So while Mr. Tarantino was completely wrong about this film in my opinion, it was still a decent watch and is now streaming on Netflix. If you’re into horror movies and would like to see a black comedy dressed up as a horror film, then I’d suggest checking it out.

3/5

Suggested Viewing – The Loved Ones, Texas Chainsaw Massacre, I Saw the Devil




Film Review : Maelstrom (2000)

IMDB Score – 7.2
Rotten Tomato Score – 80%

Directed By – Denis Villeneuve
Staring – Marie-Josée Croze, Stephanie Morgenstern, Klimbo, and Jean-Nicolas Verreault

After plunging her car into a river, a woman encounters a man who helps her come to terms with her life.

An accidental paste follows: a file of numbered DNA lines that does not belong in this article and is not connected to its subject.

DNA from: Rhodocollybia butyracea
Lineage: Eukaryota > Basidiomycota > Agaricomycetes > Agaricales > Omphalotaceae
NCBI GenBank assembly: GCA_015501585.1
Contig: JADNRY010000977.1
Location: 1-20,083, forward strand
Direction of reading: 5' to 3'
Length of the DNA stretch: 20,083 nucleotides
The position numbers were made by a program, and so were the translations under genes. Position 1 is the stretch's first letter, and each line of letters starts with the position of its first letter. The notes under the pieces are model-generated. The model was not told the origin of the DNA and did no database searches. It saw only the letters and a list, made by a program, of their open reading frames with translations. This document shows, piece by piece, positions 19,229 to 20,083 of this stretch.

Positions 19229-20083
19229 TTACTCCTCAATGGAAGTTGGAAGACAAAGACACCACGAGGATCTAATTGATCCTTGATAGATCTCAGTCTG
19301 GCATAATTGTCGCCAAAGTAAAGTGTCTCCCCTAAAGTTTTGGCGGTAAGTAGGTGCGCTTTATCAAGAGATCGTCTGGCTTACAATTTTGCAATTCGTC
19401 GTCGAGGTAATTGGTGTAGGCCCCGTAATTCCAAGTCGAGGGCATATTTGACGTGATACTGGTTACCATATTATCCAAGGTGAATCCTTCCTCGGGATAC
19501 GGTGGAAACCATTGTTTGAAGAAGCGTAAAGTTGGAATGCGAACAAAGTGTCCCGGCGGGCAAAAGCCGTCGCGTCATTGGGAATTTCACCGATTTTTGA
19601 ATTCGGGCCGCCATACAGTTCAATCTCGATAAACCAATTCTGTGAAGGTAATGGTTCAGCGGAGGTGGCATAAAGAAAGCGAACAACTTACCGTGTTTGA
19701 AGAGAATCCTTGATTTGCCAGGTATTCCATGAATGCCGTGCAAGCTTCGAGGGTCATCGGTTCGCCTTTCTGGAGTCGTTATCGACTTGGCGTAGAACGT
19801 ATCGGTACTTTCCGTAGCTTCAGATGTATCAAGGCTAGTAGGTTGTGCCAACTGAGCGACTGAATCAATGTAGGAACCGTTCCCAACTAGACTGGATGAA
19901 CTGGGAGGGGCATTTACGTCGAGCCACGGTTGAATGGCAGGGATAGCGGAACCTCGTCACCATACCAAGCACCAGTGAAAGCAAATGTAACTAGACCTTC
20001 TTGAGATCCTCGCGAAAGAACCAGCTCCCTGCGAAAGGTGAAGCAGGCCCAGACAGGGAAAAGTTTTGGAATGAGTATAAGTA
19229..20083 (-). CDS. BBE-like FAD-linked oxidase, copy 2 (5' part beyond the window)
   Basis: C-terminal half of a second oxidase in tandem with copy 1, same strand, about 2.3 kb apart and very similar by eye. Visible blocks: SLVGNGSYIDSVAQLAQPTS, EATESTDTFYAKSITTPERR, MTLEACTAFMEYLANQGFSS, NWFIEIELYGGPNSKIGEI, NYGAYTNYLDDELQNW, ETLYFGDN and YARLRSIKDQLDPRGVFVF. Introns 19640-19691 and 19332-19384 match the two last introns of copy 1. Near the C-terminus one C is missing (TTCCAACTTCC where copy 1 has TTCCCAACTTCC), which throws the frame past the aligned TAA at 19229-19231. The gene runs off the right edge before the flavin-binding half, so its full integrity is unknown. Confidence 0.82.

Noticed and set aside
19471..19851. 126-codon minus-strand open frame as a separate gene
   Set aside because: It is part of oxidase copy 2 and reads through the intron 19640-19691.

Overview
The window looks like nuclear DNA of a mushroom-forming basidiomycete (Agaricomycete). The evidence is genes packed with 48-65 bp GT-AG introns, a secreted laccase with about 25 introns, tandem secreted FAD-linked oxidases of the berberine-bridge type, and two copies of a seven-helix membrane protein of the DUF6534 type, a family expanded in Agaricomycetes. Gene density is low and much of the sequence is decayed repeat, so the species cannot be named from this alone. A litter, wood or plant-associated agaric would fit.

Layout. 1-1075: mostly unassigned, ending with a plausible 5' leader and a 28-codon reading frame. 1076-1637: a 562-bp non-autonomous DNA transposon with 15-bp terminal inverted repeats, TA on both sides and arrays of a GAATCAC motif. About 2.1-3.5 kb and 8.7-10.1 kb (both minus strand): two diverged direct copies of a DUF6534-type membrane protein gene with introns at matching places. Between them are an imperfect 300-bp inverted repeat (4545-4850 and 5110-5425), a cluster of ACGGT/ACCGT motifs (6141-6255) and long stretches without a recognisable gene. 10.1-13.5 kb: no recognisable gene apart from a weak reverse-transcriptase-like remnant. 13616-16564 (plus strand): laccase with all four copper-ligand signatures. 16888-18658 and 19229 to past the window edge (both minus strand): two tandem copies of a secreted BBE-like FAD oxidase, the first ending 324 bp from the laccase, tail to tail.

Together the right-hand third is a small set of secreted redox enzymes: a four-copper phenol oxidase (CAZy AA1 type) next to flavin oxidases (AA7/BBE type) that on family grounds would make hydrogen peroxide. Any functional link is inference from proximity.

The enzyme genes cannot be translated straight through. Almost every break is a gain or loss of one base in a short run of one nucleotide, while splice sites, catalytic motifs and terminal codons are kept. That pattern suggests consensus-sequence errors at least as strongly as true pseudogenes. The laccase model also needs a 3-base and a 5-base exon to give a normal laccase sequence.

So…after seeing “Enemy” last week I decided that I needed to explore the back catalog of French Canadian director Denis Villeneuve who is quickly becoming one of my favorite up and coming directors. As I wrote last week, “Incendies” is one of my favorite films ever and “Prisoners” and “Enemy” entertained the shit out of me. I’ve heard interesting things from “Maelstrom” and interestingly enough, it so happened to be near the front of my Netflix queue so I push it to the top and here we are. Honestly, I wasn’t floored with the film like I was floored with his other work but I have my reasons for both sides of the argument. I will also note that this review will be brief as I do not enjoy giving out too many details of the plot, which in the case for the film was all over the fucking place. This wasn’t a bad thing by the way.